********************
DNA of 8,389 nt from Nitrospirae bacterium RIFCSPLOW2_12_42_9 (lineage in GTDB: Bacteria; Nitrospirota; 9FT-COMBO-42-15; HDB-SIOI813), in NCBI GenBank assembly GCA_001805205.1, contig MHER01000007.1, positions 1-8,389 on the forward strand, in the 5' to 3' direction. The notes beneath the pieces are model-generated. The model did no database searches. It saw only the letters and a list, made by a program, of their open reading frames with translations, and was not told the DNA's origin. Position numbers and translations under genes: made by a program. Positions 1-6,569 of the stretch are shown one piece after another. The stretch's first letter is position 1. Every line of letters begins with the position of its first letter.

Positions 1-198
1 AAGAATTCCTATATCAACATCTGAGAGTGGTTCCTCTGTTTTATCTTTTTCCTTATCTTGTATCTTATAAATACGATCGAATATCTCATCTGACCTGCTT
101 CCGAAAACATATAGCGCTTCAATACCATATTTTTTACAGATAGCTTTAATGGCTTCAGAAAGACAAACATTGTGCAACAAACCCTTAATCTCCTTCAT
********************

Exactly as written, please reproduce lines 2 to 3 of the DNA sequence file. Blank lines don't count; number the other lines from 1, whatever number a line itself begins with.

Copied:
Positions 1-198
1 AAGAATTCCTATATCAACATCTGAGAGTGGTTCCTCTGTTTTATCTTTTTCCTTATCTTGTATCTTATAAATACGATCGAATATCTCATCTGACCTGCTT